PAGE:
Epigenetic dysregulation of LSEC exacerbates liver disease[45]
    Tropomyosin-1 (TPM1)Rat hepatocytes, HSCs, human macrophagesESCRT-dependent pathway (Mvb12-a, Mvb12-b), lipid-rafts structures such as Flot2, tetraspanins CD9 and CD81, and the Rab3 small GTPaseDeactivation of HSCs[46]
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    TRAIL: tumor necrosis factor-related apoptosis-inducing ligand; ITGβ1: integrin β1; IGFBP7: insulin-like growth factor-binding protein-7; Th17: T helper type 17; ROCK1: Rho-associated, coiled-coil-containing protein kinase 1; NF-κB: nuclear factor-κB; RIP1: receptor-interacting protein kinase 1; IRE1α: inositol-requiring transmembrane kinase/endoribonuclease 1α; SphK1: sphingosine kinase 1; TLR-9: Toll-like receptor-9; PDGF: platelet-derived growth factor; SHP2: srchomology-2-domain-containing PTP 2; mTOR: mechanistic target of rapamycin; CHOP: C/EBP homologous protein; DR5: death receptor 5; ADAMTS1: ADAM metallopeptidase with thrombospondin type 1 motif 1; XBP1: X-box binding protein 1; Sptlc1: serine palmitoyltransferase long chain base subunit 1; S1P: sphingosine 1-phosphate; Flot2: flotillin 2; Mvb12-a/b: multivesicular body subunit 12A/B

    Hepatocyte-derived EVs in MAFLD

    Hepatocytes are the most abundant cells within the liver [34] and play an important role in liver-specific functions like glycogen metabolism, bile secretion, lipid metabolism, steroid hormone metabolism, plasma protein synthesis, and detoxification.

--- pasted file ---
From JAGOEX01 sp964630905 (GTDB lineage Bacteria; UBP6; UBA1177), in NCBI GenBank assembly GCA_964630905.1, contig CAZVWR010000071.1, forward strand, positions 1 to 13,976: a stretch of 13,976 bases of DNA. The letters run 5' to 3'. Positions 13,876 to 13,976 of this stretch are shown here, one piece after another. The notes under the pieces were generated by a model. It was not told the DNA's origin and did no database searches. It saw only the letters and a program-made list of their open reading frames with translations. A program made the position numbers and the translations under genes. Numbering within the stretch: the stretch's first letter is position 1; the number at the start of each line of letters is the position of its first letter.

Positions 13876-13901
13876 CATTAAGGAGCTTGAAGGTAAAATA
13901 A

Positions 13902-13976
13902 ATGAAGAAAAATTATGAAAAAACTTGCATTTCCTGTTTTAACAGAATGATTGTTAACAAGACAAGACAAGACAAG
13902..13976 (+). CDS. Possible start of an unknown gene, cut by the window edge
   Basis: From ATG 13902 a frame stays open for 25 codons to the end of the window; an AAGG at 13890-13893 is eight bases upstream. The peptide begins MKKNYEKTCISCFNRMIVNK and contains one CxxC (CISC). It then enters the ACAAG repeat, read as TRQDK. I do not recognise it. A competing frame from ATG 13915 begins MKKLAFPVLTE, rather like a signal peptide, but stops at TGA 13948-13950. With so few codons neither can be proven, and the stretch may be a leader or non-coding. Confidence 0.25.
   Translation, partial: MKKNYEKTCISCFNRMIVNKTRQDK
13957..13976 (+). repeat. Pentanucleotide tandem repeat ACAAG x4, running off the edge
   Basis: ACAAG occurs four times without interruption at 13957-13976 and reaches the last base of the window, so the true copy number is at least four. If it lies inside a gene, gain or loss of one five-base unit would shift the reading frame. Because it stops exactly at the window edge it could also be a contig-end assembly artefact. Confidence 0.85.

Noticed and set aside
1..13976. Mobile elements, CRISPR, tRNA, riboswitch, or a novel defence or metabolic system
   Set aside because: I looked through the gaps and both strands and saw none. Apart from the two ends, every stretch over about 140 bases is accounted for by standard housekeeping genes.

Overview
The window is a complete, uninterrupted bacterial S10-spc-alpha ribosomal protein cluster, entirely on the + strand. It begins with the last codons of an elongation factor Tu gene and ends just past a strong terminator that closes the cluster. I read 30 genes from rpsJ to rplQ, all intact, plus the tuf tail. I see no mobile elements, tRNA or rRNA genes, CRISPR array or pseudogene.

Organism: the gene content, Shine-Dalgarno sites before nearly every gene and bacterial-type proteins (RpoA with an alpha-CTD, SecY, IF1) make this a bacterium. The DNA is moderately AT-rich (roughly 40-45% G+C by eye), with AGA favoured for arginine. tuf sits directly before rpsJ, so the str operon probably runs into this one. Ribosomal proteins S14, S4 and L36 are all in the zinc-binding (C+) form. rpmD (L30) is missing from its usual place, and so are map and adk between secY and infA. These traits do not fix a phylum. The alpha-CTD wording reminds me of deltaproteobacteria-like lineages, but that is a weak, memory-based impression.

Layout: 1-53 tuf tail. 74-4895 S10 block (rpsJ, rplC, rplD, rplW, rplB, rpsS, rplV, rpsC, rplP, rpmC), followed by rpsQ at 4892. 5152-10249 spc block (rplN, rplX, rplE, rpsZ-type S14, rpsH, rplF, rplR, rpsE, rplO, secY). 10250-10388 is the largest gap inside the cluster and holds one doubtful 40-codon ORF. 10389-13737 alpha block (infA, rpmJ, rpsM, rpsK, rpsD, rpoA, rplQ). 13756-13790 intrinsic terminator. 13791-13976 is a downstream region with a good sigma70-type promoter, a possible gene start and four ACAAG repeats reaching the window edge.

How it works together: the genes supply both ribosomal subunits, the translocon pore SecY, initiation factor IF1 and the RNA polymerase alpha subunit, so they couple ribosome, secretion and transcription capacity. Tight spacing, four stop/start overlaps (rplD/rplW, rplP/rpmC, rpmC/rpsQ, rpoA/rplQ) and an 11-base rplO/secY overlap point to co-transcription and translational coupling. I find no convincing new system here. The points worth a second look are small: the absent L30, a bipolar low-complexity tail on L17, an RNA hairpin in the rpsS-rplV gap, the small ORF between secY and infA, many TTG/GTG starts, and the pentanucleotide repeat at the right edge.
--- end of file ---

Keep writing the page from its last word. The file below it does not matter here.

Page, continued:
Many studies have shown that EVs released from lipotoxic hepatocytes promote inflammation in MAFLD [11, 14, 3742, 4749]. Moreover, hypoxic conditions, present in MAFLD, aggravate the pro-inflammatory effect of EVs derived from lipotoxic hepatocytes on KCs [37]. Palmitate and lysophosphatidyl choline (LPC) treatment increased the release of EVs enriched with TRAIL from hepatocytes. This release was mediated by the CHOP-DR5-Caspase-8/Caspase-3-ROCK1 signaling cascade. TRAIL-enriched EVs induced the activation of various types of macrophages. On the one hand, they change the polarization of mouse BMDM towards a classical M1 macrophage phenotype with increased expression of interleukin-1β (IL-1β) and IL-6 in a DR5-dependent manner. On the other hand, human THP-1 macrophages treated with TRAIL-containing EVs were activated in an NF-κB and RIP1-dependent manner, and activation was inhibited by RIP1 inhibitor or loss of RIP1. Moreover, the application of a ROCK1 inhibitor in murine NASH models reduced the release of proinflammatory EVs and thus ameliorated NASH [14]. LPC-treated hepatocytes release active ITGβ1-enriched EVs that were shown to induce macrophage chemotaxis. ITGβ1-containing EVs mediate THP-1 cell adhesion to LSECs [38]. In addition, EVs enriched with ITGβ1 promote the inflammatory phenotype of monocytes, underscoring their proinflammatory role in MAFLD [38]. Several reports highlighted the role of lipotoxic ceramides and S1P in macrophage chemotaxis and inflammation in MAFLD [11, 39, 40]. EVs from lipotoxic hepatocytes enriched in ceramides induce the recruitment of macrophages into the liver and promote inflammation. The release of EVs enriched in ceramides is mediated by IRE1α and decreasing levels of IRE1α in hepatocytes decrease their release of EVs [11]. EVs released from palmitic acid-treated hepatocytes also promote the recruitment of macrophages into the liver via the interaction of exosomal S1P with the S1P receptor in macrophages. Inactivation of S1P signaling by preventing sphingosine phosphorylation via inhibition of SphK1 and SphK2 or deletion of the S1P receptor in macrophages results in the loss of the chemoattractive effects of EVs derived from palmitate-treated hepatocytes on macrophages [40].